Some memories from Mark Robertson

  • Pasolini's Canterbury Tales

  • 1969: Essex students deported from Mexico

  • RSSF

  • Ernest Dowson

  • Sir Arnold Molestrangler

  • Sir Arnold Molestrangler
    - further details from Julian Harber

    Pasolini's Canterbury Tales

    Somewhat outside the 68-69 timespan, was the other excursion of the Essex crowd into the cinema. Not Godard this time but Pasolini's soft-porn version of the Canterbury Tales, which starred Huw Griffith, Ninetto Davoli (as the Chaplinesque character) and PPP himself as Chaucer. The film was released in 1971, so I suppose it was shot in the summer of 70 or 71.

    Our bit of the film was shot at a Jacobean Mansion somewhere near Colchester. We were roped in as extras and played assorted villeins, country lads, lasses and doxies. PPP had found an elderly couple sleeping rough in a derelict church in Colchester, who were to feature at the head of a wedding march, which was one of the two scenes we were involved in. We discovered that despite their relatively major roles, the elderly street people were being paid a pittance, and being plied with cheap alcohol. A general meeting was held and delegates elected to communicate the view of the shop floor to management, i.e. a substantial increase. The workers' representatives were, however, rebuffed.

    The wedding march scene was to be shot just before sunset and we were all lined up while PPP waited for the right light conditions. The sun dropped towards the horizon and someone shouted action. The wedding march moved off and lo, the assorted villeins, lads, lasses and doxies linked arms and marched forwards, as if to the barricades, singing the Internationale. With that, a lot of Italians started to freak out and after much screaming and arm waving, management capitulated to the workers' just demands.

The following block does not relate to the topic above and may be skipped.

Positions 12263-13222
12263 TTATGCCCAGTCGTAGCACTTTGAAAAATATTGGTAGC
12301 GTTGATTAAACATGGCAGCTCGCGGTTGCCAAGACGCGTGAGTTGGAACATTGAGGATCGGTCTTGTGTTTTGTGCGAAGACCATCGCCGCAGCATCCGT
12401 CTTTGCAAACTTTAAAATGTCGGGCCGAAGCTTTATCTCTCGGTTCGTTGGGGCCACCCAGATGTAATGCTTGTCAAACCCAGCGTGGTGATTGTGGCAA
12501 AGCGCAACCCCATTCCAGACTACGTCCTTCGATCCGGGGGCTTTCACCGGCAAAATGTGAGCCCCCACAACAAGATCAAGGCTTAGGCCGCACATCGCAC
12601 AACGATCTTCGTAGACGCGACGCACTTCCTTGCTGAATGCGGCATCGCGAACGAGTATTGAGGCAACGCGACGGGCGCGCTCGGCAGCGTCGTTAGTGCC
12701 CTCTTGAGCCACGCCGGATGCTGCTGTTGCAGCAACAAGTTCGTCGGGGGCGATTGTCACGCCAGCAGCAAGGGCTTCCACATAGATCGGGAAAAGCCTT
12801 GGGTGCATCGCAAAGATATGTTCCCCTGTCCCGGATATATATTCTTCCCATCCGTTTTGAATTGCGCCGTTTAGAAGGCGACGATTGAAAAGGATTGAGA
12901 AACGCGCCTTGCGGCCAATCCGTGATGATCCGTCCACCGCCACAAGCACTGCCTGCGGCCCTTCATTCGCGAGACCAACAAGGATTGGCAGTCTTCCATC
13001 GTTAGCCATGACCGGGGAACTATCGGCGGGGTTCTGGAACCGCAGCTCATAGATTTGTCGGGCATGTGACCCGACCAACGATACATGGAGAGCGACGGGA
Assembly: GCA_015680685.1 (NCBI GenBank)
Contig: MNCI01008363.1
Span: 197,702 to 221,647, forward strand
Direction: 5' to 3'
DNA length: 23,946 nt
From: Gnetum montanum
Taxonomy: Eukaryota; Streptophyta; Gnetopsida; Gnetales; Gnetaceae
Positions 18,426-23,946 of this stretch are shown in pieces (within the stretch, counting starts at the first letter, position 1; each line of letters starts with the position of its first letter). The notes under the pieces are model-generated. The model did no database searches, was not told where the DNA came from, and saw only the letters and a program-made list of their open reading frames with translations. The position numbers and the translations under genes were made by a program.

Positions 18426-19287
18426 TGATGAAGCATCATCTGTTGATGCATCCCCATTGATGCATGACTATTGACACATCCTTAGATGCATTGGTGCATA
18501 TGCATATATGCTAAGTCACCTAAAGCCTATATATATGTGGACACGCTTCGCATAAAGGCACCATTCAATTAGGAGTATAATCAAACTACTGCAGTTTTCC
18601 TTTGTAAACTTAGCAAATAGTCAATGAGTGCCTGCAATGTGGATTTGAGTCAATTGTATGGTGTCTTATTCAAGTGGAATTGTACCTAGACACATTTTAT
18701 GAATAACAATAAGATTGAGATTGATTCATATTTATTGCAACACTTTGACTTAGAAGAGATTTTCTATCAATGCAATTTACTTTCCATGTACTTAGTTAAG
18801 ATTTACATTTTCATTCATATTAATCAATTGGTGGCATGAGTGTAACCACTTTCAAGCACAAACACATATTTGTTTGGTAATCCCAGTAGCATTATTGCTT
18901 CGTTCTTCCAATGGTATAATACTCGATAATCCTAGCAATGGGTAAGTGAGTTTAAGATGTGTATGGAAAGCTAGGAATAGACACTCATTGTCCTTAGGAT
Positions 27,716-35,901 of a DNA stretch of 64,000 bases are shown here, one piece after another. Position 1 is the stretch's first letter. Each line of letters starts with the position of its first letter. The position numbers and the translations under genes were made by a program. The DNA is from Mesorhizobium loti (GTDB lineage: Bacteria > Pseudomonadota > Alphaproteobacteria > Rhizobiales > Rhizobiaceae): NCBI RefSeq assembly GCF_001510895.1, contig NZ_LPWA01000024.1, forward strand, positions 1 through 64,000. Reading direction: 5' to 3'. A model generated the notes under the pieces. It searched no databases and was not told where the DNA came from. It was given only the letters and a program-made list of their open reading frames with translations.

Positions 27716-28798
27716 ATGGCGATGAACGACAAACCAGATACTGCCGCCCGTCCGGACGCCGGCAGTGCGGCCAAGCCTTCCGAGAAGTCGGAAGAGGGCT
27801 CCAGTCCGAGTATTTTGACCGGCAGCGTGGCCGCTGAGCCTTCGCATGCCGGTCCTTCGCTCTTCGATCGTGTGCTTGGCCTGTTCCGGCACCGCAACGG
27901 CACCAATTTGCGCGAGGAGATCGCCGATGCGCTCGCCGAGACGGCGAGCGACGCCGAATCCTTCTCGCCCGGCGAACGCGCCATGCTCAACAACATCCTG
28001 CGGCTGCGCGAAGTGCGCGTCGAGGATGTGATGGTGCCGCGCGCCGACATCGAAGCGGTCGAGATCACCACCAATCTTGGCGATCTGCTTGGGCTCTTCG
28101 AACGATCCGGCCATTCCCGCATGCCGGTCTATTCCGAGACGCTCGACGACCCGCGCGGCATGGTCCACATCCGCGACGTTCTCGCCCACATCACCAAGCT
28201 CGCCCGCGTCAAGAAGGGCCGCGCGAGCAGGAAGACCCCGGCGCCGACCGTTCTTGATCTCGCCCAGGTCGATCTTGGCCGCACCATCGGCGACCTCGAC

The other scene to be shot was the wedding dance, which was to be mirrored in the film by a dream sequence in which the dancers were nude, females only, of course. The Essex women were approached and offered much more money to do the scene. To a woman, they refused.

    1969: Essex students deported from Mexico

    Those of us on the Spanish preliminary language year were meant to spend the summer term of 1969 at Mexico City University. We flew to New York and then bussed it to Laredo, Texas. Also on this outing were (I think) Val Fraser, Randall and Jenny Fortune among others. We were allowed into Mexico momentarily and then deported. We were denounced to the press as drug smugglers (whoever heard of anyone smuggling drugs into Mexico!). The real reason for the deportation was that students from Essex had been in Mexico in 1968 and involved in the troubles that led up to the massacre during the Olympic games. Who were those students? I have a faint recollection that Maryvonne may have been one of them.

    We had very little money, as it was awaiting us in Mexico. So we ended up staying with a Master Sargeant (Chuck) and his English wife on a US Air base. Her father was the President of the English Rugby Union! We hung about for a while while the Home Office protested and there were letters to the Times before moving to Dallas to be near the Consulate. In Dallas, some of us worked in a Hamburger joint called the Maverick Camel. I remember one of the women (Monica I think her name was, maybe the Mon Jenny mentions in her contribution to the page) got picked up by the police, who thought that any woman who chose to walk must be on the game.